As small-scale agriculture struggles to stay afloat amid an ageing demographic, a new pilot program from the Texas Farm Bureau aims to introduce local college students to the promise of the industry.
The fledgling campaign is spearheaded by Kaysi LaPoint: a junior at West Texas A&M who is currently studying agriculture business and economics as well as animal science. LaPoint is leading the Texas Collegiate Farm Bureau: the first collegiate edition of the American Farm Bureau Federation. AFBF represents farm bureaus throughout the US, with 118 chapters currently active across 35 states. West Texas A&M celebrated the launch of its AFBF chapter in the fall of 2020, followed by Sam Houston State University in the spring of 2021. According to the Texas Farm Bureau, additional chapters are planned for launch at Midwestern State University, Tarleton State University, and Vernon College.
According to Texas Farm Bureau director of organization Whit Weems, the campaign strives for a singular goal: to organize a targeted outreach towards young adults who show interest in the field of small-scale agriculture.
“We just wanted to continue strengthening that relationship with that audience, and be able to provide opportunities for them to continue to develop their leadership skills,” Weems stated. “[We aim to] create that network of students across the state, where they could interact with each other and all have a common ground or common mission.”
Over the past several decades, America has witnessed a significant decline in the number of small-scale family farms. According to the U.S. Department of Agriculture, there were an estimated 2.2. million farms in the US in 2020–4,400 less than were recorded in the previous year. In 2019, nearly 98% of all American farms were family-owned and operated, yet industrial farms produce 12% of the nation’s total agricultural produce, despite constituting only around 2% of American farms. The production of coveted commodities such as fruits, vegetables, beef and tree nuts are notably dominated by large-scale operations, with only around 2% of Americans working to produce these crops. Between the ongoing economic crisis wrought by the global pandemic, and the steadily-ageing demographic of America’s agricultural workers, small-scale farms could easily lose what little foothold they retain if preventative actions are not taken.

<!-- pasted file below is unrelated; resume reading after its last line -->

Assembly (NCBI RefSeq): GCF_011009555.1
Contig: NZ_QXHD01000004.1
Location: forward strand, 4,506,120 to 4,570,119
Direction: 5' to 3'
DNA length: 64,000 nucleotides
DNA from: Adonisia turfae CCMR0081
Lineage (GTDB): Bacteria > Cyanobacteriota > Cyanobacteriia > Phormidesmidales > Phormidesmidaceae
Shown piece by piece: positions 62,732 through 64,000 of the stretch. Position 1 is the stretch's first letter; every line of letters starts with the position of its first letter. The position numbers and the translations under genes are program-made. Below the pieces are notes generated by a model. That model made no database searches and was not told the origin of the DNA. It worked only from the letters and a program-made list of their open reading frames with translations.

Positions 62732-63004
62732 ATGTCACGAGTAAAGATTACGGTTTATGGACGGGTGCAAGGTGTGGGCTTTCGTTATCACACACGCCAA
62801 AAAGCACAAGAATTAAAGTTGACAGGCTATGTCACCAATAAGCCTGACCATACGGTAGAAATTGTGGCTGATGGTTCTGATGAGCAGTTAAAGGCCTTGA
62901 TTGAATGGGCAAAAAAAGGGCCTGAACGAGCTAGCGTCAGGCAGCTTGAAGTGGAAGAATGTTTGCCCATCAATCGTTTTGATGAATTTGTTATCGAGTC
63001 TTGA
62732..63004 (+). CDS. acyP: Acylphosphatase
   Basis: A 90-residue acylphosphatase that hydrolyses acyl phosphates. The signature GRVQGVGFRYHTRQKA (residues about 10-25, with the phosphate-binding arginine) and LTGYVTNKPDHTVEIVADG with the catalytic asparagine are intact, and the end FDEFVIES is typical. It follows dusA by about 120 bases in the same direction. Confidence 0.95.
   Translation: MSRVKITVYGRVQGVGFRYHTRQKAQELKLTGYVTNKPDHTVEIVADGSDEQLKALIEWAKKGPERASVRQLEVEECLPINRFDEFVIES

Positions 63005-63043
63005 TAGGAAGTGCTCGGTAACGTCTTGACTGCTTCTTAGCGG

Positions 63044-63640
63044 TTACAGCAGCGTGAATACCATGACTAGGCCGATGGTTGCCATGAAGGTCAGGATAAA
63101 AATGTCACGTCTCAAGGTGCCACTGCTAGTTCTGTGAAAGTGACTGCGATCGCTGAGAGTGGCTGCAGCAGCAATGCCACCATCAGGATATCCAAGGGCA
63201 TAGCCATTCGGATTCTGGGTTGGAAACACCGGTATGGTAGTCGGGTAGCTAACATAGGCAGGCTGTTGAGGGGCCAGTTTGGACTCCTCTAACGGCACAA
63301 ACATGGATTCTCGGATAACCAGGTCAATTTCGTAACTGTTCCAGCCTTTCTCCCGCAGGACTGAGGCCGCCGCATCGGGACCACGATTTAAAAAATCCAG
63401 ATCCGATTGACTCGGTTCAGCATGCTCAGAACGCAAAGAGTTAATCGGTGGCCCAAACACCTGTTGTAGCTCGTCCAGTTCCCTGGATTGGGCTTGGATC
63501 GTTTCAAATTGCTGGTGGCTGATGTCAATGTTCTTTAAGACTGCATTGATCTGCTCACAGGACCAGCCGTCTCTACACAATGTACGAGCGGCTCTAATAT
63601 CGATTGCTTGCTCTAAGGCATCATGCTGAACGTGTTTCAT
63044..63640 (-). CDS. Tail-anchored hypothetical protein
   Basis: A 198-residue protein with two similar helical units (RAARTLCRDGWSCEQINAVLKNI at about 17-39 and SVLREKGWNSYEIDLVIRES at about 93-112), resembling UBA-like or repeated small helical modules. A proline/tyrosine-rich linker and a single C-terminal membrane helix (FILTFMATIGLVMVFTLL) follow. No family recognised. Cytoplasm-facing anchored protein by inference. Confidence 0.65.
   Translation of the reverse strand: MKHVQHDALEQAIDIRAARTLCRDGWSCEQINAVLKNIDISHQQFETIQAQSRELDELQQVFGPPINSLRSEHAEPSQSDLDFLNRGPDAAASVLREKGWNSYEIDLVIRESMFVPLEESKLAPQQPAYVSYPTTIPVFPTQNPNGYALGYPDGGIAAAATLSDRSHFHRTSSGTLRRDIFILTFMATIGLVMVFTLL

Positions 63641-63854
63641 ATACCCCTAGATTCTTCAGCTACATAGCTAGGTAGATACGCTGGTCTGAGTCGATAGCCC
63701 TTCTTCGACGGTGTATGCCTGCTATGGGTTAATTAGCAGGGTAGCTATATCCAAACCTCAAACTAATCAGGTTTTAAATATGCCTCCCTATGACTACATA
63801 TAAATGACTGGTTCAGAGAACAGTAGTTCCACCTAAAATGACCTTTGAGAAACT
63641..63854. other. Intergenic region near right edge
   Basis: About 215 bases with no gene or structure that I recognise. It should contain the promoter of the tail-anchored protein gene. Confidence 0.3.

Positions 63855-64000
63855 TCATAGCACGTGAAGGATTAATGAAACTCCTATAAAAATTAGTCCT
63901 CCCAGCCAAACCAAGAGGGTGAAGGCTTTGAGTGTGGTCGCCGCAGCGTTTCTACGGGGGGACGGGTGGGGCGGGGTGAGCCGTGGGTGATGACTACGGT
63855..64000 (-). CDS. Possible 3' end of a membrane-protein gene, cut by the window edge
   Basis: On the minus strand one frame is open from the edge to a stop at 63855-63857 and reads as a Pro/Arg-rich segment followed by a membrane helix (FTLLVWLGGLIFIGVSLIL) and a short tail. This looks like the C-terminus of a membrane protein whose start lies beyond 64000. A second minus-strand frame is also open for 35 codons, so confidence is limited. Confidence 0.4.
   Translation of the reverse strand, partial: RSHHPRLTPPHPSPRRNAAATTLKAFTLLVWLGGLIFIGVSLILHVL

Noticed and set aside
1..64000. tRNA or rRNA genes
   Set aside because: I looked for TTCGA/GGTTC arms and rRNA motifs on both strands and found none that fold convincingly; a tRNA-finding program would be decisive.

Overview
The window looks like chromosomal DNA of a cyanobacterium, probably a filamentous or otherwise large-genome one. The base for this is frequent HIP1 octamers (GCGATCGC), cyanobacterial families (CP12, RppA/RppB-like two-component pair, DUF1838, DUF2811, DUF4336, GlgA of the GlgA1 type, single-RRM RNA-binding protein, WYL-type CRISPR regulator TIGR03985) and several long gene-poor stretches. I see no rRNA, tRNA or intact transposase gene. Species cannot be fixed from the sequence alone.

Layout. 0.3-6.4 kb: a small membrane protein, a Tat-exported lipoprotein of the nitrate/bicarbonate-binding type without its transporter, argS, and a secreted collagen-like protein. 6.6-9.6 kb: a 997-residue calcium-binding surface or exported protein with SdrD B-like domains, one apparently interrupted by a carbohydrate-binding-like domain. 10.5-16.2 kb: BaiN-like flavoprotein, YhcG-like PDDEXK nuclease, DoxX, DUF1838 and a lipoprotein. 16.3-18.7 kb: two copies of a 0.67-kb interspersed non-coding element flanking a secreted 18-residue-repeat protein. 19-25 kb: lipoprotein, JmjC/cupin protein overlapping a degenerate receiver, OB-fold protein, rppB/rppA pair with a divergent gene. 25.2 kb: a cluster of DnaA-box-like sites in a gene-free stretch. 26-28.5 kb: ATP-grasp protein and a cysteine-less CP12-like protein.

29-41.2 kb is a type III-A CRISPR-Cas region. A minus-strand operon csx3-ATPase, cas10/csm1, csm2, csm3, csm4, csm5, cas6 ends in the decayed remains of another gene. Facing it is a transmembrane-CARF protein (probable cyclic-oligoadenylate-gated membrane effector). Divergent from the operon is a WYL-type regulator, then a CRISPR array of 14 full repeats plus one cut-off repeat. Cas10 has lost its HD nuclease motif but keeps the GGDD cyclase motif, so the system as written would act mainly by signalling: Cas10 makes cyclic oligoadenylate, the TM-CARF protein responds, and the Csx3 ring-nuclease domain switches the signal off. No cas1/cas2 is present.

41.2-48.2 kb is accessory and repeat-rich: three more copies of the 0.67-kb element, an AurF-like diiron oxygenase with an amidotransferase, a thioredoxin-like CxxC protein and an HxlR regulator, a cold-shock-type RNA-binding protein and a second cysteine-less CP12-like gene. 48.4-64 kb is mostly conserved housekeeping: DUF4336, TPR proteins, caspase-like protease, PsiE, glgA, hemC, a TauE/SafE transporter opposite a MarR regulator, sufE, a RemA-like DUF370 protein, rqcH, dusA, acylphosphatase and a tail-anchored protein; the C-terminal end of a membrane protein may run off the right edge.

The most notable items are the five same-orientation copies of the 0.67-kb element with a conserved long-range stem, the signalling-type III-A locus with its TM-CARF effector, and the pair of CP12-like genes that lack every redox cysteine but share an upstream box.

“The decline in the number of farmers and ranchers in America points to a need for more people to get involved in the agricultural industry,” said David Townsend, assistant director of member engagement at the American Farm Bureau.
For AFBF, involvement is the master plan. At West Texas A&M, the program will promote agriculture education and advocacy throughout the community, offering the chance to attend such events as the annual American Farm Bureau Convention, and the Texas Young Farmer and Rancher Conference. Education is the number one priority in the eyes of chapter leader Kaysi LaPoint, who admits that many of her fellow peers are somewhat “ignorant” about the industry and its vital level of importance on the global stage.
“There is a lack of interest in it, because they don’t have to worry about where their food comes from,” stated LaPoint. “They know that if they go home, it’ll be in the pantry or in their fridge. With every new generation, the connection to agriculture weakens. If one talks to their grandparents or great-grandparents, it seems everyone had a farmer or rancher as a close relative. Yet as time passes, we are further and further removed from the generations where every person was closely tied to agriculture. As a result, people truly do not understand the extent of agriculture, all it provides, and the steps to get there.”
LaPoint hopes that by establishing booths around campus and passing out flyers within the broader local community, she can work to change that narrative.
“I hope that students gain additional knowledge about agriculture, learn about challenges facing ag, how to combat and overcome these challenges, and effectively and professionally take action,” LaPoint concluded. “I think there are a lot of people within my age group who could be involved in agriculture, but they are not.”